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Donald Trump arrives in Poland to warm welcome before keynote speech

President Donald Trump opens his two-nation European visit expecting a warm welcome in Poland before he encounters what could be a frostier reception at an international summit in Germany.

His sit-down meeting with Russian President Vladimir Putin and North Korea's first launch of an intercontinental ballistic missile threaten to put the tycoon's skills as a negotiator to the test.

Mr Trump arrived in Warsaw late on Wednesday for a 16-hour visit that includes a keynote address to the Poles from Krasinski Square, site of a monument commemorating the 1944 Warsaw Uprising against the Nazis.

Scores of people who lined darkened roads waved American and Polish flags and recorded video of Mr Trump's motorcade as it sped him and his wife, Melania, to their hotel.

Mr Trump has scheduled talks with the leaders of Poland and Croatia and may hold a joint news conference - his first one abroad - with Polish President Andrzej Duda.

He will also meet the heads of a dozen countries bordered by the Baltic, Adriatic and Black seas. Collectively known as the Three Seas Initiative, the group aims to expand and modernise energy and trade with a goal of reducing the region's dependence on Russian energy.

Mr Duda told Polish broadcaster TVN24 on Wednesday that he wants to tackle concrete issues like energy security in the meeting with Mr Trump, not engage in "some general talk about world security".

Mr Trump recently devoted a week to US energy production.

Mr Trump will have to contend with escalating tensions with North Korea after it successfully launched its first intercontinental ballistic missile this week.

Asked, as he left the White House, what he would do about North Korea, the president just said: "We're going to do very well."

Mr Trump, who has been seeking China's help in containing Pyongyang's missile and nuclear weapons programmes, also tweeted his frustration with China for continuing to trade with North Korea.

He wrote: "So much for China working with us - but we had to give it a try!"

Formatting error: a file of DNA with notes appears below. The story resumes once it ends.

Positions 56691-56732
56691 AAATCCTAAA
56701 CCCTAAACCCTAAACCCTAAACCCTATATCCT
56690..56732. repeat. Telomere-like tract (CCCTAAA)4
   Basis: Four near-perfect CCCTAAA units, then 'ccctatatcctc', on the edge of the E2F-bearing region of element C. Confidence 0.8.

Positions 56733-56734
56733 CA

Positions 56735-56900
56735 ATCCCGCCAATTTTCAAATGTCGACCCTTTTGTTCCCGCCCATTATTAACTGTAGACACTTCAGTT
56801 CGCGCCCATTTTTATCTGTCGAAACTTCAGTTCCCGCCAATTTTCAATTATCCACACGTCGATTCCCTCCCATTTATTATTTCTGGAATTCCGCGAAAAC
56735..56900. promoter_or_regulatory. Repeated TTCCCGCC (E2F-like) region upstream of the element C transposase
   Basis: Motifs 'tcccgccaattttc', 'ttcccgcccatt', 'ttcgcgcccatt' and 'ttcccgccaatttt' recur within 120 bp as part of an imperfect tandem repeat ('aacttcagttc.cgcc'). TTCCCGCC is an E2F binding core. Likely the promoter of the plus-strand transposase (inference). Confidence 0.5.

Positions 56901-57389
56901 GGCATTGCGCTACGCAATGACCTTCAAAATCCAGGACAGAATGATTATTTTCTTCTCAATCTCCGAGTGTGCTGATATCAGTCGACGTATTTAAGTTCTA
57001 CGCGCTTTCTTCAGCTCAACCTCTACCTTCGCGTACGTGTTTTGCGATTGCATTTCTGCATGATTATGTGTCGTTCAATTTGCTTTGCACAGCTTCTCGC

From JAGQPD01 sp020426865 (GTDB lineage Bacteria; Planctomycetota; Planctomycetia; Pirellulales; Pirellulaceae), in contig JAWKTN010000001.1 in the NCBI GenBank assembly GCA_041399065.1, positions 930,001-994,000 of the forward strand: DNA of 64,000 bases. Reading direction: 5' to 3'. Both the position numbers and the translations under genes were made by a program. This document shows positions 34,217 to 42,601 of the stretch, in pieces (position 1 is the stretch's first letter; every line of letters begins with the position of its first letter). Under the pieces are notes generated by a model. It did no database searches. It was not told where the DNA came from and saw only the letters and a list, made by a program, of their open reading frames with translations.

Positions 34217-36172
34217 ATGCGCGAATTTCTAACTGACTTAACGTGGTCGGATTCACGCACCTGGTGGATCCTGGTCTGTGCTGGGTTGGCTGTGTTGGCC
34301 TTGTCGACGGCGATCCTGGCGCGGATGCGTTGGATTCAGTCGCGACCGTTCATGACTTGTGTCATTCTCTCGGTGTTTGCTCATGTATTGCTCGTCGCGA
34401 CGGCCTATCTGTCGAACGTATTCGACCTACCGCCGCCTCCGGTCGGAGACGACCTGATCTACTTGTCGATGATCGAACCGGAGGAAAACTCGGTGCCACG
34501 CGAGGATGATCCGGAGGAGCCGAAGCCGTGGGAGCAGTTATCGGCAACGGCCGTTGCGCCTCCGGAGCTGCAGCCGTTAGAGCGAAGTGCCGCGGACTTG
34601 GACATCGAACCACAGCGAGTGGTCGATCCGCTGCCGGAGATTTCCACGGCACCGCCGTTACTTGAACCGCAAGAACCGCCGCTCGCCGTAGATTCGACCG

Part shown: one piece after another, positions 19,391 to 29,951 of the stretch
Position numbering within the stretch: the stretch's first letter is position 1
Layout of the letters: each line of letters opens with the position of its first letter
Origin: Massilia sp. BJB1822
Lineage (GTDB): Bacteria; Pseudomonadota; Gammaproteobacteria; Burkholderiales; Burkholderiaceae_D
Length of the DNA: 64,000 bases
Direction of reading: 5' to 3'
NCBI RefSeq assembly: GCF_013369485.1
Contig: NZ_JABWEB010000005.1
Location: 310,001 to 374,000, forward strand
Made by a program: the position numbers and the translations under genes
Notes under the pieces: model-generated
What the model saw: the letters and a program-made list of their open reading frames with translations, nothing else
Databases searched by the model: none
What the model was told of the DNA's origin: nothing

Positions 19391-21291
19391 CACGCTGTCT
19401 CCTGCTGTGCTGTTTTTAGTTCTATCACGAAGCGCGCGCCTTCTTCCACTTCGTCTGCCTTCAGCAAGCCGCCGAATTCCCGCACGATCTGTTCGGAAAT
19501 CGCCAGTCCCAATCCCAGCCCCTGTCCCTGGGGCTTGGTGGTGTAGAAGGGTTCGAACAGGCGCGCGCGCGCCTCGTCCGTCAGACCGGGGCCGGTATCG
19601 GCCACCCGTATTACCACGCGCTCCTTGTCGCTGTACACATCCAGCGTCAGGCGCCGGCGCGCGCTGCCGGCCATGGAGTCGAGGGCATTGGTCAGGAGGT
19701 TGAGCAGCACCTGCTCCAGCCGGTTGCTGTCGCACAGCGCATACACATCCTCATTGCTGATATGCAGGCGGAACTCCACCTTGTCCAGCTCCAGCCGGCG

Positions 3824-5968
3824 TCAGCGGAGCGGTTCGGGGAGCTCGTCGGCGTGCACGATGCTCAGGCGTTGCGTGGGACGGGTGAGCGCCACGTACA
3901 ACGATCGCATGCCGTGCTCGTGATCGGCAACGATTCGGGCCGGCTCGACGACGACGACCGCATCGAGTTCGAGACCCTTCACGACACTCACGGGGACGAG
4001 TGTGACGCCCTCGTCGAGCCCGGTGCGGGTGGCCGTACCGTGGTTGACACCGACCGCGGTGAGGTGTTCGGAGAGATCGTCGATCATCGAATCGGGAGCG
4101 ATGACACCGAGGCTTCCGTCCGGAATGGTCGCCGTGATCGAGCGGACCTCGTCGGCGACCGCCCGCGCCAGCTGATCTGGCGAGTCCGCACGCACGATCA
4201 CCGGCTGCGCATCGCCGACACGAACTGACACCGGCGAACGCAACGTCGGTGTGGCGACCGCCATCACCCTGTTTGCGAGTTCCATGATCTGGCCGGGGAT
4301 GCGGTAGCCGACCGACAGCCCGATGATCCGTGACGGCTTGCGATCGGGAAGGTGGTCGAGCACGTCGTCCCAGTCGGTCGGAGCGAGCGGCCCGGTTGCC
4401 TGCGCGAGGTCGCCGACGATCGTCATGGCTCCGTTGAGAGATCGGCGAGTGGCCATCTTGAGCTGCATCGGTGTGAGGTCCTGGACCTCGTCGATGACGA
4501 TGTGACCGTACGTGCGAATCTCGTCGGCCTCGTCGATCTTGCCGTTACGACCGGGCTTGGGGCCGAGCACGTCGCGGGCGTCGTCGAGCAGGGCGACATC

Chinese President Xi Jinping is among at least nine leaders Mr Trump is scheduled to meet later in the week in Germany during the Group of 20 summit of the world's leading rich and developing countries.

Mr Trump will hold face-to-face talks with German Chancellor Angela Merkel immediately after he arrives in Germany on Thursday.

The president will also walk a fine line when he meets Mr Putin on Friday, at a time when relations between the two nations are at a low point.

The president is showing reluctance to adopt a harder line toward Russia amid conclusions by multiple US intelligence agencies that Moscow meddled in the 2016 presidential election to benefit Mr Trump.

There are continuing federal and congressional investigations into possible collusion between his campaign associates and Russian government officials.

Mr Trump's return to Europe follows a shaky inaugural visit in late May and signs of unhappiness around the globe with his presidency.

A recent Pew Research Centre survey of attitudes toward Mr Trump in more than three dozen countries found fewer than three in 10 respondents expressing confidence in his ability to do the right thing on international affairs.

Mr Trump's earlier visit was marred by several awkward encounters, including a tough speech to Nato members urging them to spend more on their armed forces.

There was an uncomfortable handshake with France's new president and a caught-on-camera moment when Mr Trump pushed past the prime minister of Montenegro to get to the front of a group photo opportunity.

Poland may offer him a chance to shine.

Polish media reports say the government promised the White House cheering crowds as part of its invitation.

Ruling party politicians and pro-government activists plan to bus in groups of people for Mr Trump's speech.

With Mr Trump's sights already set on getting re-elected in 2020, the visit to Poland could also be seen as a power play for battleground states like Michigan, Wisconsin and Pennsylvania, home to hundreds of thousands of Polish-American voters.

AP

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